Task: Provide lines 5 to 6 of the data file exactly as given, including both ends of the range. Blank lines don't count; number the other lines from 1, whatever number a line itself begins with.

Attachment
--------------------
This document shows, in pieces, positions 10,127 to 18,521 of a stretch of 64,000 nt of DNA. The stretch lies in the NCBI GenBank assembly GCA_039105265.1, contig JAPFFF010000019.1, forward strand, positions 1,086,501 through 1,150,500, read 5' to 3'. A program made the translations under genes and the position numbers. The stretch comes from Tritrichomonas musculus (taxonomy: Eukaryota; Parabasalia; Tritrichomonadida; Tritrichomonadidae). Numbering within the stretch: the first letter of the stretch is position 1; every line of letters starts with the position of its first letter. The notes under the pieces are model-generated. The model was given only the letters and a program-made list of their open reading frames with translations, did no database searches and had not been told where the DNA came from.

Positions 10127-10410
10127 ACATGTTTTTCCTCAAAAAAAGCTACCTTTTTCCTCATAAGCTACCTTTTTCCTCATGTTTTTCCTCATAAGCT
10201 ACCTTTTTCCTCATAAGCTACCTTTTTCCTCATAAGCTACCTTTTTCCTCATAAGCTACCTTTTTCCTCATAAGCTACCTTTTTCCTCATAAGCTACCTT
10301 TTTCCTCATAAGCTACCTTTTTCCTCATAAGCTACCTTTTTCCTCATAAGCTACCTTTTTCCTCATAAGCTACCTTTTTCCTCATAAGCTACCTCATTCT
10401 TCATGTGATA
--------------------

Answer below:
10301 TTTCCTCATAAGCTACCTTTTTCCTCATAAGCTACCTTTTTCCTCATAAGCTACCTTTTTCCTCATAAGCTACCTTTTTCCTCATAAGCTACCTCATTCT
10401 TCATGTGATA